Asked if he has been following Ongwen’s trial, Omara said, “I have been following the trial through the video screening that always takes place in Lukodi. On some days the ICC officials [working for the field office] also come for meetings here [Lukodi] and update us.”

Community members in northern Uganda remain divided on whether Ongwen’s trial is justified or not. In Omara’s opinion, the trial is justified: “Ongwen deserves to be tried because he is being tried for crimes that he has committed. He caused a lot of harm and suffering to people in northern Uganda, so he deserves to be tried.”

Opinions also remain divided regarding the dual status of individuals, including Ongwen, who are both victims and perpetrators. Asked to comment on this, Omara said, “I acknowledge that Ongwen is a victim of abduction, but he still deserves to be tried because he refused to escape like some of [us] did, even when he had the chance. There were so many chances for Ongwen to escape, but he deliberately refused.”

Omara further reasoned that Ongwen was already an adult when he committed the crimes with which he is charged. “He was already 19 years of age by that time [of committing the crimes]. In fact he was 30 and above. He intended every attack and was never forced to kill.”

As Ongwen’s trial continues at the ICC, perspectives such as those expressed by Omara are an indicator of the diverse opinions that people in northern Uganda continue to have. With the prosecution concluding its case soon, it will be interesting to see how these opinions will be influenced when the defense starts calling witnesses.

Lino Owor Ogora is a peace-building practitioner who has worked with victims of conflict in northern Uganda and South Sudan since 2006. He is also the Co-Founder of the Foundation for Justice and Development Initiatives (FJDI), a local Non-Government Organization based in Gulu District that works with children, youth, women and communities to promote justice, development and economic recovery in northern Uganda.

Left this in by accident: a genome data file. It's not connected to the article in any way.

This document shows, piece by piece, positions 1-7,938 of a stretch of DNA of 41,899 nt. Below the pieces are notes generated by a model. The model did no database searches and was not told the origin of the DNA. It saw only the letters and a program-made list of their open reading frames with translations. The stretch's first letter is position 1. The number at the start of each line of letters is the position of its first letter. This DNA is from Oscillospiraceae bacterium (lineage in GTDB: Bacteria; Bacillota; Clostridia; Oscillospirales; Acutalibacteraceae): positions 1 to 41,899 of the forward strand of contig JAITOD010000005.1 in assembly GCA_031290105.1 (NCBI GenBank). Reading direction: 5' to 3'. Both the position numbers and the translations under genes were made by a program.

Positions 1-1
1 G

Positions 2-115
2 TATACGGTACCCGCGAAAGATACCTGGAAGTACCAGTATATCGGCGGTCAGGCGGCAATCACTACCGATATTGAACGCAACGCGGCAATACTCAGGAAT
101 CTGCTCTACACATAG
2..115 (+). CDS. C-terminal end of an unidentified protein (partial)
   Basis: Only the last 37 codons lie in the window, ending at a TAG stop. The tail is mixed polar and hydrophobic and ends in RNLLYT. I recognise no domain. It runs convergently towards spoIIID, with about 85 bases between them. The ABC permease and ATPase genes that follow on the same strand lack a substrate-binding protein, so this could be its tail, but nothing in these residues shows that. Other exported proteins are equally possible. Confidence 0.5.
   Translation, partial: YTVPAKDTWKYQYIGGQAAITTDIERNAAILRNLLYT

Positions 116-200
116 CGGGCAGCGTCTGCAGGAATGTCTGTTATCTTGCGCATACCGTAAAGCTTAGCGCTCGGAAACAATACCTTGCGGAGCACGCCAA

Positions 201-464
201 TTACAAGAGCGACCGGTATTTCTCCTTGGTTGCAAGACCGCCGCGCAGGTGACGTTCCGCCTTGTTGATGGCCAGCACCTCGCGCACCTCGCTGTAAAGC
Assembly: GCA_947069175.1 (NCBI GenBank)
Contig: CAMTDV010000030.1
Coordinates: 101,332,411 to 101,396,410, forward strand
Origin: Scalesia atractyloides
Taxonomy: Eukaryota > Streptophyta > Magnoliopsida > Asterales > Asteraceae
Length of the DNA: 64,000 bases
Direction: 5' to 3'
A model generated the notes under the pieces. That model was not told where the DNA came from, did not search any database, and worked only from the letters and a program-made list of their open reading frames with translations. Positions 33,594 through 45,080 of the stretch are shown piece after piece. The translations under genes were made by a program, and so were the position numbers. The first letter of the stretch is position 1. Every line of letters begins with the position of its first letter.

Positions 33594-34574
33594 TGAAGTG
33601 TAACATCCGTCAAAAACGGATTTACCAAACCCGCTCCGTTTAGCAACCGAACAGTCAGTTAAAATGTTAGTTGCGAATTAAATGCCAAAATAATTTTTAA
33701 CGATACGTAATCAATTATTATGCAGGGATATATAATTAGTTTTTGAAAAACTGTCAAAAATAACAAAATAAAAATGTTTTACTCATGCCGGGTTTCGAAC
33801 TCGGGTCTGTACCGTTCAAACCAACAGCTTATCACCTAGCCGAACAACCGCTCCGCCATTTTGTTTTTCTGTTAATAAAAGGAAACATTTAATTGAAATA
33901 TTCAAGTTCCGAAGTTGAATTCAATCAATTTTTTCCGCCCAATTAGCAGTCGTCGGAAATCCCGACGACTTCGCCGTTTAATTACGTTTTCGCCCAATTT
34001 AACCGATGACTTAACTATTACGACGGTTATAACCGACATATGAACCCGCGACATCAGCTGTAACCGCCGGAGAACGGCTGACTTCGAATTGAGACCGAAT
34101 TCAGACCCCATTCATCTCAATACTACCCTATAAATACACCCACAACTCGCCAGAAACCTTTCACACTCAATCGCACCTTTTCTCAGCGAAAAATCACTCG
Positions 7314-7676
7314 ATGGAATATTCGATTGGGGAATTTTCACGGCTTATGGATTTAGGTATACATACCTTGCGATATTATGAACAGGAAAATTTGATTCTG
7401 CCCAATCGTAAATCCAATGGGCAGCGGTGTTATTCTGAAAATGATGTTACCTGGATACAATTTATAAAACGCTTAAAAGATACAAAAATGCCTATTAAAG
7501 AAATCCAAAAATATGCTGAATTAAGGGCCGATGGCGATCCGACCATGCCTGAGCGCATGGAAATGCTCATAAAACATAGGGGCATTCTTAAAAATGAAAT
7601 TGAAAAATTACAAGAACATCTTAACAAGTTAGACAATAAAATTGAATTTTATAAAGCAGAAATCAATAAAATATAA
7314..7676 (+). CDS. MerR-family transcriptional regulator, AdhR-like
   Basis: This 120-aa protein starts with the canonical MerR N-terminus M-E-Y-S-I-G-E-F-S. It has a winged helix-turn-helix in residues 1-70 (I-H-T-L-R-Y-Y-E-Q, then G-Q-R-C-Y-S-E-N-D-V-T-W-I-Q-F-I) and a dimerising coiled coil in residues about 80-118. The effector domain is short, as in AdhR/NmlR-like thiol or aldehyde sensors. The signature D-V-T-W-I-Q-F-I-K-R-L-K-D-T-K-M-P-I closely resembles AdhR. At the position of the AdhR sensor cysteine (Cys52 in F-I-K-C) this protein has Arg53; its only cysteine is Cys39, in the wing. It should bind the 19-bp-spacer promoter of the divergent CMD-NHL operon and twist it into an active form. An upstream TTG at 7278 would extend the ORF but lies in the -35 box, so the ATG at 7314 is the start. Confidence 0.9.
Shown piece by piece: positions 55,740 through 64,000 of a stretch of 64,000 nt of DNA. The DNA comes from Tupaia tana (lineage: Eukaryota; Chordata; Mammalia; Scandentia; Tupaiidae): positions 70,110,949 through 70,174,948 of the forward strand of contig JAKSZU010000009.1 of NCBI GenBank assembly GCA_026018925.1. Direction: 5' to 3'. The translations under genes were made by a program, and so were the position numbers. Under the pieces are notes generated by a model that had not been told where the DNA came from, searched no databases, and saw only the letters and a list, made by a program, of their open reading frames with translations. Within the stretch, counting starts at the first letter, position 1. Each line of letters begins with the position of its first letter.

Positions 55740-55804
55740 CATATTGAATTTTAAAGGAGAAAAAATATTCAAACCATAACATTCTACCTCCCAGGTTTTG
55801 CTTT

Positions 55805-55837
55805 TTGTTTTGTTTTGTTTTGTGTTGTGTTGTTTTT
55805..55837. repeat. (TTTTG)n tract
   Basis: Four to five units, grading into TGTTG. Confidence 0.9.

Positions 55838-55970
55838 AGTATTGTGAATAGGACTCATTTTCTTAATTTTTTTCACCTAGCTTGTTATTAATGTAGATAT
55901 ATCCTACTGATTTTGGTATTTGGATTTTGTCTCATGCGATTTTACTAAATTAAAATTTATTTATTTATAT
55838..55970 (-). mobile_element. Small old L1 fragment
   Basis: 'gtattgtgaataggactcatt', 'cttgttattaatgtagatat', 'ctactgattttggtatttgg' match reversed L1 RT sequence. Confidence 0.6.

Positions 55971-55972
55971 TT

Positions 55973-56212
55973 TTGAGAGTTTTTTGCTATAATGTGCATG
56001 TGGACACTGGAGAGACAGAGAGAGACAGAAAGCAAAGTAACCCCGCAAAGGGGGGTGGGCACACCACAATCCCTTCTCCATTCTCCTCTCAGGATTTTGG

One Comment

  1. Well, we’re forever grateful for the continuous up dates on the on-going trial of the victim-turned-perpetrator. Dominic Ongwen’s case is a classical one owning to his dual status. I believe that individuals in the affected communities have diverse opinions on Ongwen’s case, with others for and against, depending on the angle from which they mirror. However, its the court to prevail over the matter in a fairer way. Personally, a win-win situation would be the best way to go, hence a healing process will kick-off. At the end of the day, however much we mourn/grieve, the situation will come to pass but he’ll (Dominic Ongwen) still be our own. No matter how much we cry, lives lost can never be regained, only that we should work hard to ensure that crimes of a similar nature doesn’t happen again. Once we commit ourselves that NEVER SHOULD IT HAPPEN AGAIN, then that will be the first step towards genuine healing.